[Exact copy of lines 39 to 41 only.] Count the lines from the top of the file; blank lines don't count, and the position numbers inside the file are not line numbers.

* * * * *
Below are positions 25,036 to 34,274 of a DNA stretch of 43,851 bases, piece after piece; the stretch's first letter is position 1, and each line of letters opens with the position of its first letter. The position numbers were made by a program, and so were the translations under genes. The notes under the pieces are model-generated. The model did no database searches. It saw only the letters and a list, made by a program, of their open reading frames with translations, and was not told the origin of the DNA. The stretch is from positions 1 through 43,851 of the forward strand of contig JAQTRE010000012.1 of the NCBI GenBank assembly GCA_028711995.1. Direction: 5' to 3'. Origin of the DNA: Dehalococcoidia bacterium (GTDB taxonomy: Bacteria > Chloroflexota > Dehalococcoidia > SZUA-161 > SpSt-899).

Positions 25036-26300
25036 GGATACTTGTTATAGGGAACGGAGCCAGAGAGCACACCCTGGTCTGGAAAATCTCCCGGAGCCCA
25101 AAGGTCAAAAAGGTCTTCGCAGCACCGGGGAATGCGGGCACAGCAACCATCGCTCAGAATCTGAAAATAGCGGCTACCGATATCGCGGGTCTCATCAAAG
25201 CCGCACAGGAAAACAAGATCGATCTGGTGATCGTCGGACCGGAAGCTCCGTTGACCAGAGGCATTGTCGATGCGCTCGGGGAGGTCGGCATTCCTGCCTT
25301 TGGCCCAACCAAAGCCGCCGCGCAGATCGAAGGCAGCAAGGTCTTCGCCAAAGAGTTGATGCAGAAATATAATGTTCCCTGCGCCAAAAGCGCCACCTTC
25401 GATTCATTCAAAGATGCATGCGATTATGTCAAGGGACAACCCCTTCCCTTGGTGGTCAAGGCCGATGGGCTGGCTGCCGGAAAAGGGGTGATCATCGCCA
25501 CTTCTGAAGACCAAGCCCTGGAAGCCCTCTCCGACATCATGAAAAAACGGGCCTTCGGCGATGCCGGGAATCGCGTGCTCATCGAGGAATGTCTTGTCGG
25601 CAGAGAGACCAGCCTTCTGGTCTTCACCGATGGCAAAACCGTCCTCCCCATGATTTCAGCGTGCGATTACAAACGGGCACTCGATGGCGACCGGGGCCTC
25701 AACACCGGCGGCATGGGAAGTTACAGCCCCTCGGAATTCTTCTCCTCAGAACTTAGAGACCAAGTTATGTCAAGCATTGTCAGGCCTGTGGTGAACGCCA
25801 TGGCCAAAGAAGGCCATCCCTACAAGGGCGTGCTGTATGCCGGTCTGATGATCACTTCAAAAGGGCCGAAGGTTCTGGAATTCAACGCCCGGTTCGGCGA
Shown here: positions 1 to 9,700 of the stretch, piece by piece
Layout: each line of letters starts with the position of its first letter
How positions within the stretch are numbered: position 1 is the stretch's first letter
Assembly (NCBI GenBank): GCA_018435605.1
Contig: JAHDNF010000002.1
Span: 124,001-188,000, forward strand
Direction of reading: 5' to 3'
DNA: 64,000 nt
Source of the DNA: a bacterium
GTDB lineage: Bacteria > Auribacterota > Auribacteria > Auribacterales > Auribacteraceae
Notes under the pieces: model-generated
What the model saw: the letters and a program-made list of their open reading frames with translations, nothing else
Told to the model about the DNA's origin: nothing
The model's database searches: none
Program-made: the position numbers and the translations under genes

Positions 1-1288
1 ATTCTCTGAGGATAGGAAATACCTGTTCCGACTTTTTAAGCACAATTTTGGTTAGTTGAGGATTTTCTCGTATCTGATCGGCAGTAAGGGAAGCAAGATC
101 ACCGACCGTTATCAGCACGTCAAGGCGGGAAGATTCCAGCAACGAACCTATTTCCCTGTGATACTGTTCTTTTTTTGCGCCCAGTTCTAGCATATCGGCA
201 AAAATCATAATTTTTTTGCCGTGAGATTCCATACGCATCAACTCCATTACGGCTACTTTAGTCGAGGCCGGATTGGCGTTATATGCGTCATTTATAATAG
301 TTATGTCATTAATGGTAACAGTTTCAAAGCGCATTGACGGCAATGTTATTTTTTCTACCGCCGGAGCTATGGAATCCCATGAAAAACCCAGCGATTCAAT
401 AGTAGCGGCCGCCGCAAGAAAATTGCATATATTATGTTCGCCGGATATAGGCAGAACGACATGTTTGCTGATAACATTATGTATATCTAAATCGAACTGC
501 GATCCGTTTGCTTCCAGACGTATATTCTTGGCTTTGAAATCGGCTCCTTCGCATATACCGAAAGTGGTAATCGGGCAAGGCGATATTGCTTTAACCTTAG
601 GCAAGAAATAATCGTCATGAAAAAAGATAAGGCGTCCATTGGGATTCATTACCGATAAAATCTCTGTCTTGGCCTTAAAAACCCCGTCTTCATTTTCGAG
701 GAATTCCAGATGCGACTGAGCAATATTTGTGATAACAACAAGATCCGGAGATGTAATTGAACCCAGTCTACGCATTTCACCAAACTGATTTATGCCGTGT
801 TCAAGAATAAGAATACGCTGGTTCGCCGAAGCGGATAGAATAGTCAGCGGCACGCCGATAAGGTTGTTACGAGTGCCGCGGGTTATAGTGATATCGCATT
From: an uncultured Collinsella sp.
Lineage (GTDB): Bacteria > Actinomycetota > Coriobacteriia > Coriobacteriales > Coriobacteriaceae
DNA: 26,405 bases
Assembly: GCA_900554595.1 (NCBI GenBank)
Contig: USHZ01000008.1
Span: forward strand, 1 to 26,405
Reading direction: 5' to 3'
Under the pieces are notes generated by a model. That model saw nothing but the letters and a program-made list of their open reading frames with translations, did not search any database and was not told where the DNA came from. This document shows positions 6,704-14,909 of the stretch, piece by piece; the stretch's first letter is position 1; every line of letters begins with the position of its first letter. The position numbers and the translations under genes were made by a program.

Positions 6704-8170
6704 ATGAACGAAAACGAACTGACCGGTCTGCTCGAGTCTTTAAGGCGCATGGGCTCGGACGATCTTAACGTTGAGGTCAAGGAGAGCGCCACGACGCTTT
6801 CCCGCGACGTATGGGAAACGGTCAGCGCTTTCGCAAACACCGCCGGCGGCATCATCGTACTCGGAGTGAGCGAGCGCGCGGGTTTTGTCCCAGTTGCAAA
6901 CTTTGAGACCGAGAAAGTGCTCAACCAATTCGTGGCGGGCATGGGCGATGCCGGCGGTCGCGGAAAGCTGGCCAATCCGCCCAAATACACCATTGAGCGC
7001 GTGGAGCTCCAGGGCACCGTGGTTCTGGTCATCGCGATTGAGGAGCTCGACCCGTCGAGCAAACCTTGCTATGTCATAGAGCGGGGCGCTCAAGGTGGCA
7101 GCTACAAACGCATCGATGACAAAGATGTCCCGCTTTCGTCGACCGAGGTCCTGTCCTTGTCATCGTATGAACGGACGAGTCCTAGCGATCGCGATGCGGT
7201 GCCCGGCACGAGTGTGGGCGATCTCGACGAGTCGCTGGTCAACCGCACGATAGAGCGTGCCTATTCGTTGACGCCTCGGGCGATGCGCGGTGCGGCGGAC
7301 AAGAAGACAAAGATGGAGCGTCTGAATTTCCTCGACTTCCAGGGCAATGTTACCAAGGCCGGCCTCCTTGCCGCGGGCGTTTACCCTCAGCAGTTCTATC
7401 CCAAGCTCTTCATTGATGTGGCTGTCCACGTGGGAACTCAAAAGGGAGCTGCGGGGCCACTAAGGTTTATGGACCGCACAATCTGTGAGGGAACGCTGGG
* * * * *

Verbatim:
DNA: 26,405 bases
Assembly: GCA_900554595.1 (NCBI GenBank)
Contig: USHZ01000008.1